Spiritual Insecurity, Fear and the Gospel

Contemplating the African Spirit World
Spiritual Insecurity, Fear and the Gospel

Listen to an audio version of this article read by Lilly Million from South Africa

Doubt is a universal problem faced by Christians in every generation. Suffering and difficult circumstances naturally lead us to identify with the desperate prayers of David three thousand years ago, “How long will you hide away from me? How long will my enemy triumph over me? (Psalm 13:1) Why do you stand far off?” (Psalm 10:1)

When chaos, sickness, evil and brokenness suggest we are victims of forces and fate outside our control, it is hard to believe in a loving, all-powerful, all-seeing God. Does this God who we believe in but cannot see with our eyes really care for his children?

It is often a struggle to put our trust fully in the God of the Bible who does not promise a life of certainty, comfort, health, wealth or prosperity, but instead warns us bluntly that anyone who wants to live a godly life in Christ Jesus will be persecuted (2 Timothy 3:12). It was as difficult for Thomas to believe in the power of the risen Christ as it is for any Christian disciple today.

Although doubt is a common experience of every honest Christian, African converts face a unique challenge of spiritual insecurity due to their traditional worldview, which inextricably links physical health and wellbeing to spiritual powers.

Although doubt is a common experience of every honest Christian, African converts face a unique challenge of spiritual insecurity…

The common African worldview is built on two spiritual codes that cannot be flouted: The first is that one’s health and life depends on the happiness of the Supreme Being, lesser divinities, the ancestors and spirits. The second code affirms that the ancestors and magic protect us against evil powers, witchcraft and sorcerers.

Thus, traditional Africans are raised from birth to appease spiritual powers and balance life forces to ensure prosperity in this world. It is understandable that when an African believer places his faith in the person of Jesus Christ as his Saviour, spiritual insecurity and fear may continue to cling to his heart.

Sickness, confusion and uncertainty may present a special form of temptation to doubt. This may not be experienced to the same extent by a new believer with a western worldview which affirms only the material world and denies the supernatural.

The African and Christian worldview stand in stark contrast to one another and conversion requires a painful wrenching from the African worldview, upbringing and experiences. For instance, the African Christian can no longer consult with diviners to find the causes and solutions to life issues, but must accept that people cannot always be certain about why bad things happen and must instead entrust himself to the care and protection of God.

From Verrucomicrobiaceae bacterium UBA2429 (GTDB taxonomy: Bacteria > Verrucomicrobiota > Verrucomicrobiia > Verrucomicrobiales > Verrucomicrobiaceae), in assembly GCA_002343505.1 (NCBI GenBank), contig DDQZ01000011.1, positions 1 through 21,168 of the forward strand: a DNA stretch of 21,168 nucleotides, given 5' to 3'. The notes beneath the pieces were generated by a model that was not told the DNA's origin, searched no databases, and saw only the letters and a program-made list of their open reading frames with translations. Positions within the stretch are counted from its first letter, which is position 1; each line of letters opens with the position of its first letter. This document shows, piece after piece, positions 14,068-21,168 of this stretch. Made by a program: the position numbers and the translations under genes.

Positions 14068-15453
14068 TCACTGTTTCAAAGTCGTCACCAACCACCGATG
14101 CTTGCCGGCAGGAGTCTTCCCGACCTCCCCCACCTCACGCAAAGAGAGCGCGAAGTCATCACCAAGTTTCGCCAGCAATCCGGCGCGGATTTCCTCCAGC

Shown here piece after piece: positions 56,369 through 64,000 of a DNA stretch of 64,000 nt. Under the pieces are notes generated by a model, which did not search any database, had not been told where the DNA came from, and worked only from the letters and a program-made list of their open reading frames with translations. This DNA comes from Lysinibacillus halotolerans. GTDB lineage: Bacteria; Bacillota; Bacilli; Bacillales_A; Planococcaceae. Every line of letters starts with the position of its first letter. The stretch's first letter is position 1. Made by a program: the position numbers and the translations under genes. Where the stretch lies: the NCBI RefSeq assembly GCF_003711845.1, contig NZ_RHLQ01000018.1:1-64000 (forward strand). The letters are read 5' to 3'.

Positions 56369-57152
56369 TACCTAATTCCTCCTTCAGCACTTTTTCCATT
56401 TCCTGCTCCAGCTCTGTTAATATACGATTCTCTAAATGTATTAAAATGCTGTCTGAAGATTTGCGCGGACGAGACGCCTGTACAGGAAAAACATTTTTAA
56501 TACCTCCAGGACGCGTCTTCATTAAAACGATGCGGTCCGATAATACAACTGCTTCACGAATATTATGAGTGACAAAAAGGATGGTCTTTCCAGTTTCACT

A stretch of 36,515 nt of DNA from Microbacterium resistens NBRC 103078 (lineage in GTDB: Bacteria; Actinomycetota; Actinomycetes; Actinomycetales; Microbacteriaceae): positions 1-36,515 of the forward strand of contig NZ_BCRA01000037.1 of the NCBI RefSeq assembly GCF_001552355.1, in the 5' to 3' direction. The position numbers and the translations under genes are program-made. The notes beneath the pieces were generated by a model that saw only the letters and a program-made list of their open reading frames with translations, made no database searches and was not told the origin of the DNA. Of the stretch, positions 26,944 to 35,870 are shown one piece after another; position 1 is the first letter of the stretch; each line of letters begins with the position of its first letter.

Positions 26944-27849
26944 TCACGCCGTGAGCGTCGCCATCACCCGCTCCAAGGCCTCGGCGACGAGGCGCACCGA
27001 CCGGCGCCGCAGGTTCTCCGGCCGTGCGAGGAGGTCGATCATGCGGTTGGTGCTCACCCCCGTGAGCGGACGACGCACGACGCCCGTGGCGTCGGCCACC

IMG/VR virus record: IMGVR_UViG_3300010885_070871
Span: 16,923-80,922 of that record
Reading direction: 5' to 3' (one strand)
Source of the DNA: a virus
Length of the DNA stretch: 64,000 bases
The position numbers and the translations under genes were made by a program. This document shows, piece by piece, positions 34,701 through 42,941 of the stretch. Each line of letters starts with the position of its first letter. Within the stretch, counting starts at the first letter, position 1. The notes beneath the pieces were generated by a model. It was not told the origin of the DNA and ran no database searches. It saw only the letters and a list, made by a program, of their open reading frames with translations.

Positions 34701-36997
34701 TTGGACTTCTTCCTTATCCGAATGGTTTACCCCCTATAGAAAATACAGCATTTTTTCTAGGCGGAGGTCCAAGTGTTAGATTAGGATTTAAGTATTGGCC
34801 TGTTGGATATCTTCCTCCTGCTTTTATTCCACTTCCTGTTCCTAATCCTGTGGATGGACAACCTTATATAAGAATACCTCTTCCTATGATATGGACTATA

The African and Christian worldview stand in stark contrast to one another and conversion requires a painful wrenching from the African worldview, upbringing and experiences.

The tension between these two worldviews creates fear and insecurity. On a practical level, this often results in the African believer attending Church on Sundays, while  consulting with a traditional healer during the week, or making an offering or sacrifice to the lesser spiritual divinities to ensure their blessing. He may confess Christ as Lord, but may also visit a diviner to obtain traditional medicines, a neck amulet or hand rope to protect him from malicious spirits.

The greatest challenge is to relinquish the veneration and fear of the ancestors. Ancestors are believed to be deceased blood-related members of the family or clan who supposedly acquire supernatural powers to guard, protect or bring misfortune to their living descendants.

Syncretism, or the mixing of two contrasting religions, is not an option for an African Christian. It is false teaching, because it implies that Christ’s death on the cross and his resurrection are insufficient to address real world problems that humans face.

An antidote to spiritual fear and insecurity cannot be found in mixing the worship of Jesus as King with veneration of the ancestors and appeasement of spiritual powers. Nor can spiritual insecurity be combatted by likening Jesus to the ancestors. This undermines the uniqueness and supremacy of Christ over the universe, the living and the dead, the one and only mediator between us and God the Father. Any form of syncretism denies that Jesus is the way, the truth and the life. It is idolatry.

Through faith in Jesus, we come under the care and protection of God as Father and are urged to trust in God, who is eternally good and sovereign, faithful, merciful, compassionate and just.

Release from an idol always requires a new focus. Although Christianity does not provide clear answers or solutions to every problem, the gospel addresses our material and spiritual realities, our deepest fears and insecurities.

Through faith in Jesus, we come under the care and protection of God as Father and are urged to trust in God, who is eternally good and sovereign, faithful, merciful, compassionate and just. The church community is designed to provide an alternative system of care to replace the abandoned one and Christian leaders have a responsibility to firmly attach followers to the unchanging truth of the Gospel.

 

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